In that next outing Otto would shutdown the A’s, who would go on the win the AL West, holding them scoreless in six innings of work. And, just as they did against the Red Sox, the Tribe won 1-0 – powered by a solo home run off the bat of Mark Lewis.

More on Carmona from the AP: He’s the first major league pitcher in 106 years to allow 10 or more runs in his first start of a season and then no runs in his next start, without relief appearances between those games. The last pitcher to do that was a guy named Dick Harley for the 1905 Boston Beaneaters. [Fun fact: those were actually the first two starts of Harley’s career, and he made only two more.]

Indians starters off to historically bad start

Through the first two games of the season Fausto Carmona and Carlos Carrasco have allowed a combined 17 earned runs. It’s the first time since 1950 that a team’s starting pitcher allowed 7+ earned run in each of its first two games of the season. That year the Red Sox and Yankees beat each other up, as all four starters involved in the first two games allowed at least seven runs.

On a positive note, Jack Hannahan has driven in runs in each of his first two games with the Tribe. If he drives in another one today he’ll be the first player with RBI in his first three games in an Indians uniform since Eduardo Perez (four straight) in 2006. Prior to Perez, you have to go back to Gomer Hodge in 1971.

Opening Day notes

  • Carlos Santana was back in the lineup batting cleanup, a rare slot for a 24-year-old catcher. Since 1919 (as far back as baseball-reference game finder goes) only four other catchers have batted cleaning on opening day for the Tribe (Victor Martinez did so three times). And perhaps more noteworthy, Santana is the youngest catcher to bat cleanup in his team’s season opener since Hall of Famer Gary Carter in 1978.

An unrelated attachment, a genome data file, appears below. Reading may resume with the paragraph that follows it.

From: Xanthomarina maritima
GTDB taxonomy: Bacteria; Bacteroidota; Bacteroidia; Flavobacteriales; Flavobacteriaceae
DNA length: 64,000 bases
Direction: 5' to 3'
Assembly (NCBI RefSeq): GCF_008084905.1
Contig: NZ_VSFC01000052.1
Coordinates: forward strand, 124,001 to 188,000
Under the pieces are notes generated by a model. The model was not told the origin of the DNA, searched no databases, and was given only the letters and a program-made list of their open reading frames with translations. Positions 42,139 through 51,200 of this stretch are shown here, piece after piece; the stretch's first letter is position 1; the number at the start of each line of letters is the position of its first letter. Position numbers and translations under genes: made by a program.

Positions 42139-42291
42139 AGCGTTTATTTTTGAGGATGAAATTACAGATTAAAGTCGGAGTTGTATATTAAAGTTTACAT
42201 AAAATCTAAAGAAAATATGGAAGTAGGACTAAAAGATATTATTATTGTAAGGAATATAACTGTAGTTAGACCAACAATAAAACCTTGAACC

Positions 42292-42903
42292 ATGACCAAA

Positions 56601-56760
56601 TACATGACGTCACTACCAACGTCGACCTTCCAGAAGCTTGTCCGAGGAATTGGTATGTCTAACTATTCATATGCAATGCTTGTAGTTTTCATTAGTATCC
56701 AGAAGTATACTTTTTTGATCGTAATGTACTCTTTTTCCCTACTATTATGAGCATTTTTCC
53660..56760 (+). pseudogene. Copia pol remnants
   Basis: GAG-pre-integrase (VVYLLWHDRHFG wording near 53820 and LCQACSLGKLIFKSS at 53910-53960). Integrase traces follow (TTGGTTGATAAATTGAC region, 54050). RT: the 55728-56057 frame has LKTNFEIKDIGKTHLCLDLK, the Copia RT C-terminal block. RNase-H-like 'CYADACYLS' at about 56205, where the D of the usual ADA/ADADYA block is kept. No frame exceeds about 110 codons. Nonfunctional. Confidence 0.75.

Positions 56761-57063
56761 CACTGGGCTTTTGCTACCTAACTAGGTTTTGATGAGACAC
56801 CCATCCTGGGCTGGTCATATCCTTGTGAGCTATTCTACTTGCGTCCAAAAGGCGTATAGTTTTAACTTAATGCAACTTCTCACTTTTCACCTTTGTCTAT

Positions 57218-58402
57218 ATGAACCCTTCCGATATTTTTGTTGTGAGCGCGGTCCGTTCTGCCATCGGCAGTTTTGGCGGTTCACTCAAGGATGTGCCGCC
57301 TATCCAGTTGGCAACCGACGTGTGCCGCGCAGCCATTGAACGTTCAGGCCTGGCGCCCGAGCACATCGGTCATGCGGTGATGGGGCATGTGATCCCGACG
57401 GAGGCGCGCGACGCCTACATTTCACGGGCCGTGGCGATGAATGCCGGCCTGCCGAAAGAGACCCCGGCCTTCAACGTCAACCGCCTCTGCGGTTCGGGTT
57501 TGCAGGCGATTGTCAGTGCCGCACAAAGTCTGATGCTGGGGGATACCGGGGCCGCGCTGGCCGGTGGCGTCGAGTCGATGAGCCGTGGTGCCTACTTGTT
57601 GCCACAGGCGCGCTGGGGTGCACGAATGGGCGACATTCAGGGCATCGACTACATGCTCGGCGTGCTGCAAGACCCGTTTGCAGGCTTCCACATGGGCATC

• Fausto Carmona‘s 10 earned runs allowed set a Tribe record for opening day (since 1919, of course). It’s also the most allowed by any pitcher in his team’s opener since Early Wynn, pitching for the Senators, allowed 10 to the Yankees in 1948. It was his final year in Washington before joining the Tribe. [Update: according to The Elias Sports Bureau (via ESPN) Carmona was the first pitcher in baseball history to allow 10 runs in three innings or less on opening day.]
  • Jack Hannahan became just the 3rd Indians No. 9 hitter to go deep on opening day (since 1919) joining Ron Pruitt (1978 vs Royals) and Bob Lemon (1953 vs White Sox).

Carmona is Tribe’s lone All-Star

For the second straight season the Indians will be sending just one representative to the All-Star Game. This year it’s Fausto Carmona, making his first appearance.

According to the Indians website (and considering they also list Jody Gerut as a Rookie of the Year winner, should be taken with a grain of salt), it’s the 21st time in franchise history they’ve had just one representative at the game.

A few other notes on Carmona’s selection…

  • It’s also the 6th time since 2002 that they’ve had only one selection, following a 10-year stretch during which they had multiple selections every year.
  • He joins CC Sabathia (2003) and Bert Blyleven (1985) as the only Indians starting pitchers to be their lone All-Star selections since 1980.
  • He joins Sabathia, Jake Westbrook (2004) and Chuck Finley (2000) as the only starts to make the All-Star team since 2000.

Again, these notes are very unofficial. The Indians don’t keep the best historical records. At some point I’ll use other sources to verify an official list of Tribe All-Star selections.